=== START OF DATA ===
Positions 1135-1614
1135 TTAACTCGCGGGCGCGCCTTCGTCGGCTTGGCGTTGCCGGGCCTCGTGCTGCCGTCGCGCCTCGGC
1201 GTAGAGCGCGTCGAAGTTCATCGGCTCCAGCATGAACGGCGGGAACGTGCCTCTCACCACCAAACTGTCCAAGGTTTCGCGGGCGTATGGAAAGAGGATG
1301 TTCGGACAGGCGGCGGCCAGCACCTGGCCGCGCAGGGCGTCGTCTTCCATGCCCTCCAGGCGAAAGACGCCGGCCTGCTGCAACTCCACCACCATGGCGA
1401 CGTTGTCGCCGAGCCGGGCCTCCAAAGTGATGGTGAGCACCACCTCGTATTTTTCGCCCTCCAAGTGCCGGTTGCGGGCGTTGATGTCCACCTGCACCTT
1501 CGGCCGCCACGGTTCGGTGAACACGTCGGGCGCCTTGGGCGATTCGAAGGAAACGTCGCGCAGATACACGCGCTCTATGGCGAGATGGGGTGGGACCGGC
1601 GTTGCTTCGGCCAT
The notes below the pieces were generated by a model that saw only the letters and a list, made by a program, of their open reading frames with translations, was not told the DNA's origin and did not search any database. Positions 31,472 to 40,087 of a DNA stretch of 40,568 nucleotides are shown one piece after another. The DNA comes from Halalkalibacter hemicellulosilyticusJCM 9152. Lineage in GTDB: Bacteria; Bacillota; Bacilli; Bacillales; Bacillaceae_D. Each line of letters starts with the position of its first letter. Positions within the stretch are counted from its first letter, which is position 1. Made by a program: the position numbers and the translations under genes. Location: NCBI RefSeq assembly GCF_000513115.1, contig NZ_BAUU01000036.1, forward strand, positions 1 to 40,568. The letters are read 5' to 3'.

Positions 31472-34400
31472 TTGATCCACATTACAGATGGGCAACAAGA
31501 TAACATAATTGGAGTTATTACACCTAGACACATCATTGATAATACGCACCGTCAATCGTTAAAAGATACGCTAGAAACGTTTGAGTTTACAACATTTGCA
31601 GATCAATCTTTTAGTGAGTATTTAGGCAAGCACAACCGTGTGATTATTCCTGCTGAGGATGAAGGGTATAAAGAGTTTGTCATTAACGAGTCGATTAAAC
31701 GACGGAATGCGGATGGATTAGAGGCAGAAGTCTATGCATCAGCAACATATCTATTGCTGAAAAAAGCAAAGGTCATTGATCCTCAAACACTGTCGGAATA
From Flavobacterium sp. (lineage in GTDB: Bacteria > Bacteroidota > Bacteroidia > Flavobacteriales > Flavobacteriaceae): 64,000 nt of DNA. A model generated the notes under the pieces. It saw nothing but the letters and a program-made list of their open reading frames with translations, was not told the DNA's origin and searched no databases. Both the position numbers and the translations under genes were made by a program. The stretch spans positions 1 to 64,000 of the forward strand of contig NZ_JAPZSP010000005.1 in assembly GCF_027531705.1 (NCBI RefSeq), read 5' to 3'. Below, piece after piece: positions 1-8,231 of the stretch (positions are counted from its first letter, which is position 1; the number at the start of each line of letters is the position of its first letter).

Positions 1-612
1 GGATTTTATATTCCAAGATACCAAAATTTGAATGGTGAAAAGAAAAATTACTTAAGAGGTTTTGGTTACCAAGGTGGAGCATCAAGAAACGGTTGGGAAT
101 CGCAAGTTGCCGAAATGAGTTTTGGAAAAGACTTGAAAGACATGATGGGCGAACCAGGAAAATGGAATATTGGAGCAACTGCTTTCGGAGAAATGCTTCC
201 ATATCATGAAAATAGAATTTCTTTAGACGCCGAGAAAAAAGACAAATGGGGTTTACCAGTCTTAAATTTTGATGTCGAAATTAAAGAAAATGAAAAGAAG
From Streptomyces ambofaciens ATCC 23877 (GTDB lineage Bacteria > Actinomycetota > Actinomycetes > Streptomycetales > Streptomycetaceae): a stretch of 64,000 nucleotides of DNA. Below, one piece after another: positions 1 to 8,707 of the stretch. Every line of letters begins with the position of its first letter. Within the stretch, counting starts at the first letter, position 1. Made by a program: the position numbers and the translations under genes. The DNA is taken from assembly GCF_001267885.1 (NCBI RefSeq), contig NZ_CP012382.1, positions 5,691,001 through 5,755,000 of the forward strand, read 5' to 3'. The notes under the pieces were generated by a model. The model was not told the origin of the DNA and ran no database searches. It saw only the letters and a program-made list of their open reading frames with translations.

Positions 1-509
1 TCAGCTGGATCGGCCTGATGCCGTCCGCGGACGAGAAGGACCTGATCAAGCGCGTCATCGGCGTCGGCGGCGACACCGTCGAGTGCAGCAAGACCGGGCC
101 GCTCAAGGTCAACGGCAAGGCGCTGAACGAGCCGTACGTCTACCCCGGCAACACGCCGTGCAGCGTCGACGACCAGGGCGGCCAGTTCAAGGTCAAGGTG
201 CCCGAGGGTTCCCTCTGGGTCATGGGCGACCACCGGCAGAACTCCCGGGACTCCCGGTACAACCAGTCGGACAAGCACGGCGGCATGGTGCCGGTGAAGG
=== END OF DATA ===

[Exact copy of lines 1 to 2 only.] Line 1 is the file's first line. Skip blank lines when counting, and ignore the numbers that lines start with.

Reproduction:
Positions 1135-1614
1135 TTAACTCGCGGGCGCGCCTTCGTCGGCTTGGCGTTGCCGGGCCTCGTGCTGCCGTCGCGCCTCGGC